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Learning to grade coins

Morgan13Morgan13 Posts: 722 ✭✭✭✭✭
edited January 14, 2024 9:41AM in U.S. Coin Forum

For some people it comes easy or should I say naturally. Older guys like myself who are kind of new to the hobby might find it more difficult as a newbie. Eyesight's not what it was but I have glasses and a loupe.
I was hoping it could be like an online seminar thread on how to grade.
I have a few questions to kick things off.
When you handle a coin and start your grading what is your pattern?
Do you look at luster first?
How does one deduct dings, marks, luster breaks or rubs.
I'd love to spend a few days in a grading room but since I know that's not going to happen maybe we can establish an approach to grading.
I can take a guess at a grade but it's not technical. It's usually based on familiarity with seeing other coins of a similar grade from memory.
I know what a circulated coin looks like but when you get into AU and above I think it gets tricky.
I really hope to learn more.

Student of numismatics and collector of Morgan dollars

Comments

  • rsei0120rsei0120 Posts: 124 ✭✭

    PCGS has grading on their website to look at, Main I like the American Numismatic Grading Standards for US Coins, it shows and explains a lot, then you have Red Book, hope those help,

  • rsei0120rsei0120 Posts: 124 ✭✭

    Greysheet.com gives you the value that most dealers go by

  • ifthevamzarockinifthevamzarockin Posts: 8,498 ✭✭✭✭✭

    It takes time, you don't learn how to grade coins overnight.
    You need to look at thousands of graded coins and learn to see why they got the grade they did.

  • Morgan13Morgan13 Posts: 722 ✭✭✭✭✭

    I was thinking more along the lines of this as an example-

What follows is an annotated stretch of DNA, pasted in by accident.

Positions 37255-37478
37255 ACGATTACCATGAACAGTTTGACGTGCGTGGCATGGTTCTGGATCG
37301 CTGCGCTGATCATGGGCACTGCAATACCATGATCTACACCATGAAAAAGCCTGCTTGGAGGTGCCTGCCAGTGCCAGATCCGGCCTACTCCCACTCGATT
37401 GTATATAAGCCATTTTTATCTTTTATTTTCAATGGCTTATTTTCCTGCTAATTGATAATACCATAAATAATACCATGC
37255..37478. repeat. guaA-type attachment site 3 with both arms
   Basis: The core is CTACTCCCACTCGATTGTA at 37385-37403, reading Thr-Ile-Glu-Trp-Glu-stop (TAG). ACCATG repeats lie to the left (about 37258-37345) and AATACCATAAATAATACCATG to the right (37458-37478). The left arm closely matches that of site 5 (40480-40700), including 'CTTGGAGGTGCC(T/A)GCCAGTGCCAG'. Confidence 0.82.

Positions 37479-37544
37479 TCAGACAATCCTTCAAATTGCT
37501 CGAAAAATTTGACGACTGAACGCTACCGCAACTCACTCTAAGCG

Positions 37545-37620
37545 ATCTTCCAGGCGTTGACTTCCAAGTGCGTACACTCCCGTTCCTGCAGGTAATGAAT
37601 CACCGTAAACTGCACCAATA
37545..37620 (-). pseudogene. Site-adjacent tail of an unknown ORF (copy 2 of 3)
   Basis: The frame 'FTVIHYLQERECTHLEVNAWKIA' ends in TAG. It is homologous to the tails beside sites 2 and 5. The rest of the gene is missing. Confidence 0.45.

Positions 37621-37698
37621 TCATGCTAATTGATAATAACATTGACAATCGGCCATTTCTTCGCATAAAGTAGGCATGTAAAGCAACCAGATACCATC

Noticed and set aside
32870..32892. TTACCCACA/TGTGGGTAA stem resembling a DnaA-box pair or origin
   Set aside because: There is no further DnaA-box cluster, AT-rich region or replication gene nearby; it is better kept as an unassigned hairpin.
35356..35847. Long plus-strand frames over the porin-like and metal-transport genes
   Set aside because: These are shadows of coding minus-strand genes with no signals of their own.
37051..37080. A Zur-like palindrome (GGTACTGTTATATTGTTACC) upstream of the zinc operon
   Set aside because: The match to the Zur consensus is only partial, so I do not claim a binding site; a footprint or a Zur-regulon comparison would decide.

I'm at a coin show, I find a coin to look at. What's the best approach to zeroing in on a grade?

    Student of numismatics and collector of Morgan dollars

  • Morgan13Morgan13 Posts: 722 ✭✭✭✭✭

    @ifthevamzarockin said:
    It takes time, you don't learn how to grade coins overnight.
    You need to look at thousands of graded coins and learn to see why they got the grade they did.

    I believe you are 100% correct.
    I just wonder how the pro's handle a coin to determine a grade. Where their eyes and mind starts and finish when looking at a coin. It's said buy the coin and not the holder.
    I love this hobby and will take any tips to improve my skills that I can.
    Maybe even spot upgrades in slabs.
    I am sure that it's memory reflex for the pro's.
    I am at a disadvantage because I won't handle thousands of coins.

    Student of numismatics and collector of Morgan dollars

  • ifthevamzarockinifthevamzarockin Posts: 8,498 ✭✭✭✭✭

    I think part of the problem you are having is you are trying to learn to grade coins from photos. ;)
    No one can properly grade a coin from a photo.
    I understand you may not be able to go to a coin show and look at every coin there and I also understand you can't buy thousands of coins to learn how to grade.

    One thing that might help you is to get a box of pennies or quarters and look through them and try to estimate grade on the better ones. ;)

    That is the only way you can look at thousands of coins in a cost effective manner.

  • pursuitoflibertypursuitofliberty Posts: 6,508 ✭✭✭✭✭
    edited January 14, 2024 10:42AM

    I think the hardest part is seeing enough coins in hand. And images are much different than in hand.

    I usually look at the whole coin under a desk lamp, without any other aid. I even pull my glasses off as I am nearsighted.

    Then, rotating closely under the light from angles that include almost straight on to almost at 90°, I am looking for quality of luster, strike and surface quality (marks and hairlines (or scruffy's and whispy's)), as well as major marks and potential surface issues. Maybe 7 to 10 seconds per side. Methodical rotation scanning, moving my focus from devices to rim in what amounts probably sectional by fifths per side.

    At that point, if I know the series and the general grade range of what those coins look like (say I feel comfortable at VF30 to MS65) I will have a very close grade range. Maybe the coin is a VF/EF (30/35/40) mid AU (53/5), or a lower MS (61/2/3).

    Now I may look closer with a glass, which follows a similar process but slower, with less of an angle to the light, and with more concentration on marks and potential issues.

    Finally, one last look at both sides without aid trying to reassess overall eye appeal and feel, and my opinion will be made. I do not overthink it too much. If I don't know the grade or series well, I have to consult references, but I also have a really good feel from those couple of minutes if I was focused on the coin.